I don't know about other dogs/breeds, but we've noticed a few things in our puppy (4 month old samoyed) that kind of signal us that he might have to go. Whenever he's sniffing around in certain areas of the house- especially if his tail is down it's usually a sign that he's about to go. Also, at this point he's started to get the picture, so he'll come up to us, sit down and look up at us, or walk to the door and bark if he needs to go. So it seems like he's got the picture now, and we don't need to use the crate training method as much anymore (at least with regard to housebreaking).
 

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Well our current situation is that the dogs have crate *access* at all times. Webster is crated when I go to work...Kim is really never crated at home any more at all. However, my dogs are both around 2 years old and are fully housetrained and have full control of their bladders (unlike a tiny puppy).

I suppose I could add that Kim crates herself often, and is usually napping in there when I get home (it's still warm). It's not a negative thing for them.

The youngest puppy I have had was around 12 weeks old, give or take. She was crated when we were at work (6 hours with a potty break 3 hours in). At home we did a 2.5 hours cycle: take her out, if she went she got a yummy treat and got to stay out in the house. Two hours later she got water then was crated for 30 minutes, then taken out again (repeat).

If she was just napping, we would put her in her crate to nap to get used to it. She grew attached to her crate quickly as a place where no one would disturb her, and voluntarily spent a lot of time in there (basically when anything scared her...which was often). Over time we relaxed the schedule, but it helped tremendously at first.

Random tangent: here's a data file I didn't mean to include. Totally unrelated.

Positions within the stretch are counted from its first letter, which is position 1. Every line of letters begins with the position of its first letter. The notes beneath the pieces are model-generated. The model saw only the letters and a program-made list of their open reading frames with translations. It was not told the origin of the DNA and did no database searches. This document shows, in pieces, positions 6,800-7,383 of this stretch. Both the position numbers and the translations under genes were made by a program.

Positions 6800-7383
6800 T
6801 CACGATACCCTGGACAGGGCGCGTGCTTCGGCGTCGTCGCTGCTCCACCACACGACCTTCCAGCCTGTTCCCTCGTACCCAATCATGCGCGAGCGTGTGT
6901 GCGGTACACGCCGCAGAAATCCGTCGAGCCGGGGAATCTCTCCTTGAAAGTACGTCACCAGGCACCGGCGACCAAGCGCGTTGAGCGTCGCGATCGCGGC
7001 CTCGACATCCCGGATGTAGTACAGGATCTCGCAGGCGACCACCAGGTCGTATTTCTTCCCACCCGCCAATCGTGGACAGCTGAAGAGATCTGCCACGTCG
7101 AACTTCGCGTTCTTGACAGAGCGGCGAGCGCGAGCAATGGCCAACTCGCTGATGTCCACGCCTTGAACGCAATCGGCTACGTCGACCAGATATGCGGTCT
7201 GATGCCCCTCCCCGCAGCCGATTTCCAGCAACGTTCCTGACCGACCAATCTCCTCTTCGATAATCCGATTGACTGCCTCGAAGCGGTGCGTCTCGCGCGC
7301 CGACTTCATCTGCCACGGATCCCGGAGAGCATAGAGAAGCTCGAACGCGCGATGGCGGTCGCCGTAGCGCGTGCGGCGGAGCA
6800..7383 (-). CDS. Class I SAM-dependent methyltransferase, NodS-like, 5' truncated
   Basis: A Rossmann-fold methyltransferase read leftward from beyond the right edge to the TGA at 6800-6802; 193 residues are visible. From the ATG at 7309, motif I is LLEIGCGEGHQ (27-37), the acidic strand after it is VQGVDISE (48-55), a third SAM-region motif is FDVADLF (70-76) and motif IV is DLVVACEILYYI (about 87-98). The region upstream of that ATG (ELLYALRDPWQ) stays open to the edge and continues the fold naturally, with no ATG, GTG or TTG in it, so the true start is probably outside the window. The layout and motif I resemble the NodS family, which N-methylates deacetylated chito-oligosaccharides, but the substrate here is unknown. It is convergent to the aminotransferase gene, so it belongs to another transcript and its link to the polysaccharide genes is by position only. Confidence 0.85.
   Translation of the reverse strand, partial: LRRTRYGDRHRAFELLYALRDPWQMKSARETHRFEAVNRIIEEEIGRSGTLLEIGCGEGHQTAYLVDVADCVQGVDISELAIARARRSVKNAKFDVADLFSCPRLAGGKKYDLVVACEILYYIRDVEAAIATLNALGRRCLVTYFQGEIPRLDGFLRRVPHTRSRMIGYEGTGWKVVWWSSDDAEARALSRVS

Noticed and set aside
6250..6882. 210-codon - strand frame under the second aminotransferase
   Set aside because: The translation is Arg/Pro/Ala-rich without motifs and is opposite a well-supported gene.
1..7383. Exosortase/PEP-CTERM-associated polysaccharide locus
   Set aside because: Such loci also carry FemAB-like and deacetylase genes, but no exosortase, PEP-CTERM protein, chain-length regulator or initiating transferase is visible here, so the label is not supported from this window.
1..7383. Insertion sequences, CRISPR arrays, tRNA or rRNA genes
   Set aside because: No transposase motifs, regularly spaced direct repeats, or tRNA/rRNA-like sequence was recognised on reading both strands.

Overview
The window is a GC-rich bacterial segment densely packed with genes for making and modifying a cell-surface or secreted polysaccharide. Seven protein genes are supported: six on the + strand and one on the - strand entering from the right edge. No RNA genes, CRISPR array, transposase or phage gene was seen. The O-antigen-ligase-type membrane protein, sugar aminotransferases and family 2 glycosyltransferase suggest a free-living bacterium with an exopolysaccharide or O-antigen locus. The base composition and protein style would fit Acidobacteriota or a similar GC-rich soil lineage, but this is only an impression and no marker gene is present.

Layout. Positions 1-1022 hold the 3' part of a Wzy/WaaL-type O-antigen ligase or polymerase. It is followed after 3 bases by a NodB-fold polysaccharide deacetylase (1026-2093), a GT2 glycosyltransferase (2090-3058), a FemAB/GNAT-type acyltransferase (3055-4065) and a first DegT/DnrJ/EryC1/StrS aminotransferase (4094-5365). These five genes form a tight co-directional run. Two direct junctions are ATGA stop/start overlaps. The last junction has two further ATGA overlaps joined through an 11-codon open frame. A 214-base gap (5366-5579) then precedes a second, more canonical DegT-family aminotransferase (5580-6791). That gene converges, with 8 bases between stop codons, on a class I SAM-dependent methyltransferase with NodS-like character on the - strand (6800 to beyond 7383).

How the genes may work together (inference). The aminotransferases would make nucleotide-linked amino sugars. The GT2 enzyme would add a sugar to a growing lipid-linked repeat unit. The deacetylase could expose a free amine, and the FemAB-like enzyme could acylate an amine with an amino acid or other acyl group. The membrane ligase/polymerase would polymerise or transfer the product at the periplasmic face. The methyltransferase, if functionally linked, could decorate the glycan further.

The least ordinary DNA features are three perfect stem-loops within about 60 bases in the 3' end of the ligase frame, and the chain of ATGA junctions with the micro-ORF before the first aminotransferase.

Just fit your schedule around the pup's natural "cycle" so to speak. Good luck with your pup.
 

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I The way I use the crate is: If it's about 20 min after he's eaten, or for some reason he's doing somethign that makes it look like he has to go, I'll take him outside. If he doesn't go, I bring him inside and put him in the crate and wait like 15-30 minutes and when I let him out, immediately go outside again. Usually by the 3rd or 4th time he will have gone, and then he gets praise and we leave him free in the house after coming back in.
So did this method work well? How long did it take? My 11 weeks old is starting to go more and more inside (although I do catch him and bring him out). He's about to go on schedule of 8 hours in the crate (4 and 4 with my lunch break, which he'll probably "go" each time). How should I do the evenings? He'll get a long walk with dinner after as soon as I get back. Then how should he be crated?
 

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An untrained puppy should be in the crate MOST of the time. And you shouldn't get him out when he whines. You're teaching him that when he whines, you give him what he wants.
Well, that makes sense, but begs the question: How do I know if he is whining because he wants out of the crate, or if it's because he needs to go?
 

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I've noticed with my 10 month old pup (had her a month now and had NO training before we got her) that she has very different whines for different reasons. Her "I want attention" whine is higher pitched and constant. Her "I have to go" whine is more of a sigh/whine that isn't constant...though all dogs are different.